Research proven best practices for your proposed solutions and incorporate language from the experts.
When you find best practices, look for the evaluation results of previously implemented programs similar to yours. Know what works and what doesn't work before you write your proposed solution.
Eliminate multiple drafts from your writing habits because the most creative and "wow" words are often the first words you type.
Hire a proofreader or editor (or a college student) to read your writing and clean it up. Don't have any money? Ask a trustworthy and capable co-worker or friend.
Write in short, hard-hitting sentences. Long-winded sentences almost always lose the reader.
3 Great Websites for Grant Writing and Grant Funding
You can find myriad grant research websites these days, both free and subscription-based. If you are seeking a grant, have a look at one of the following sites:
eCivis Grants Network: This is a subscription-based service with profiles for public and private sector funders.
The Foundation Center: This subscription-based service for private-sector funders offers several newsletters, including Philanthropy News Digest.
Grants.gov: Here, you can find government agency funding announcements for free.
Determine Your Grant Win Rate
Whether you're an employee or a consultant, grant writing is a hard, arduous task. From researching the money to chasing the money to often having to manage the money, it's like being a rat in a maze. There must be some reward if you make it through the maze, but what is that reward? It's your win rate!
In the grants-related industry, your win rate is what gets you a promotion, a new client, or even a bonus from your employer. Calculate your personal win rate by counting the number of grant applications you wrote and submitted in the previous calendar year. Set an annual goal for increasing your win rate to become a much desired grant writer.
Note that formula grant applications don't count because they're typically fill-in-the-blank applications with guaranteed funding based on a preset formula. (For example, if your school district has 300 children enrolled and the state department of education has formula money allocated on a per-pupil basis —$2,000 per student — filling out a formula grant application gets the district $600,000.) Only competitive grant applications are calculated in your win rate.
Say you wrote and submitted 12 competitive grant applications in the last calendar year. Out of the 12 applications you submitted, 9 were funded. Because 9 is 75 percent of 12, that means your win rate for the past calendar year is 75 percent.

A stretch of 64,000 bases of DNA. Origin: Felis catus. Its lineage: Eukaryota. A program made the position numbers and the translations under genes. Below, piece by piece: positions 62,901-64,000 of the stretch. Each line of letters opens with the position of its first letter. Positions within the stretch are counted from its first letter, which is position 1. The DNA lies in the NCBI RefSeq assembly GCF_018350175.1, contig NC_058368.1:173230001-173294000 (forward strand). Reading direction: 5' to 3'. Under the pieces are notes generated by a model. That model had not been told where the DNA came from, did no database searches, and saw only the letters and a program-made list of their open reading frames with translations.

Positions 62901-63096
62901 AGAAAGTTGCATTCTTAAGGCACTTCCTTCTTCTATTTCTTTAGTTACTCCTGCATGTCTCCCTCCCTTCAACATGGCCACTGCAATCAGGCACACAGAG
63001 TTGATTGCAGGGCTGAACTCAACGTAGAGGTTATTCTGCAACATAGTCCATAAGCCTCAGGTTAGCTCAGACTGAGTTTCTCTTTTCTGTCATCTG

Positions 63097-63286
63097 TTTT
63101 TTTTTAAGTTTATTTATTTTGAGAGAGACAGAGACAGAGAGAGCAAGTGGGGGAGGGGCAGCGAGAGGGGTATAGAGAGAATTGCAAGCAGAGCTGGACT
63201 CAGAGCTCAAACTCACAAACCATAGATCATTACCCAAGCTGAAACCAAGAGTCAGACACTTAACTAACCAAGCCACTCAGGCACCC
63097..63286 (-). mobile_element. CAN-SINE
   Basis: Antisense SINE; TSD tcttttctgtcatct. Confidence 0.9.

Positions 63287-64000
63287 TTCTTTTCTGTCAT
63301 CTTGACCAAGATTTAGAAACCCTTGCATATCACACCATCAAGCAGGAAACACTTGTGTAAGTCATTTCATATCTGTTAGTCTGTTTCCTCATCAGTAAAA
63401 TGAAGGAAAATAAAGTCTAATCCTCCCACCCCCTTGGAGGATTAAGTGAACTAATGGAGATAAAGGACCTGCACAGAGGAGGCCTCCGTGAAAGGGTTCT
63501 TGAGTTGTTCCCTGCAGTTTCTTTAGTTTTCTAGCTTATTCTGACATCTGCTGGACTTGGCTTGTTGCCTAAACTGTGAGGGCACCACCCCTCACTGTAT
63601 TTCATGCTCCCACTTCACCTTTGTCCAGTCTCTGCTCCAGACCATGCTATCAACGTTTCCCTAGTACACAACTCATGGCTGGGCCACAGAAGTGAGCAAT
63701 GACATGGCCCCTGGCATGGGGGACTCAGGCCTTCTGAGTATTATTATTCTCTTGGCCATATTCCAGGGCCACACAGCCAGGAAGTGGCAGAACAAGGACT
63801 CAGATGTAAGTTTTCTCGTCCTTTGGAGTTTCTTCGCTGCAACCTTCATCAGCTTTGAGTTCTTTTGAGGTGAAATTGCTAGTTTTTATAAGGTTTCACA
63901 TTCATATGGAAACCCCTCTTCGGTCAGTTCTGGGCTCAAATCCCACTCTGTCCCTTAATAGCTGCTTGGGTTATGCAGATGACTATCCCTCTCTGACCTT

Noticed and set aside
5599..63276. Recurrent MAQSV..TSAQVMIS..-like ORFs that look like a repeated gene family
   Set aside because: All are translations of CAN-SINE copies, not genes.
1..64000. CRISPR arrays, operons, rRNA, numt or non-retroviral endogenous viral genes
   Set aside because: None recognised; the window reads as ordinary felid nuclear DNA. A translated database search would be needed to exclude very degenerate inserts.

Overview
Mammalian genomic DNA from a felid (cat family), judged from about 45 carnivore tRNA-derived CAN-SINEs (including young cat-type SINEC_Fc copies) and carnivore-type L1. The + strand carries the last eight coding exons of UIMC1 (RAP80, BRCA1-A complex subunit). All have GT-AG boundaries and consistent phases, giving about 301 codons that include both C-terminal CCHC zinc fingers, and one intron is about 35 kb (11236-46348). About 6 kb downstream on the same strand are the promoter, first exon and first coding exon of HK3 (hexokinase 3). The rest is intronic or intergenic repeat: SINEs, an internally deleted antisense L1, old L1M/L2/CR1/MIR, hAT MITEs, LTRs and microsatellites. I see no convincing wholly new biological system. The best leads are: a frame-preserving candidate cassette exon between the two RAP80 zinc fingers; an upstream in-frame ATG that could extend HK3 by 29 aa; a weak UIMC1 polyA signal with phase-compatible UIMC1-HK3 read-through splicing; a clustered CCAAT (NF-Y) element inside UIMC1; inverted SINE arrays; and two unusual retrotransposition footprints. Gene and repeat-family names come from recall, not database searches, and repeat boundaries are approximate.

To determine whether that's a good win rate, check out the following chart:
|Win Rate||Translation||What Your Rate Means to an Employer or Client|
|0–29%||Failure||Either this individual does not write many grant requests or
writes them badly!
This individual is either a time waster or a resource waster.
Fire, do not promote, or do not contract with this grant writer.
|30–49%||Barely performing||This individual has a poor track record for bringing in grant
We pay or contract with this person for full-time work; however, our return on investment is under 50%.
Red flag; start requiring a monthly work plan to see if we're getting what we're paying for. If not, fire, do not promote, or do not contract with this grant writer.
|50–74%||Satisfactory||This individual is bringing dollars in our door.
This individual is working hard to increase our return on investment.
What resources can we provide to help this individual increase our return on investment?
|75–90%||Good||We have made a good investment.
Our return on investment is high.
This individual is continually bringing dollars in our door.
How can we acknowledge our appreciation for having made the right choice?
|91–100%||Guru status||We got lucky when we hired or contracted with this
We have definite proof of a high return on our investment in this individual.
We can't pay this individual her true worth; she will likely be looking for a higher paying job or contract in the near future.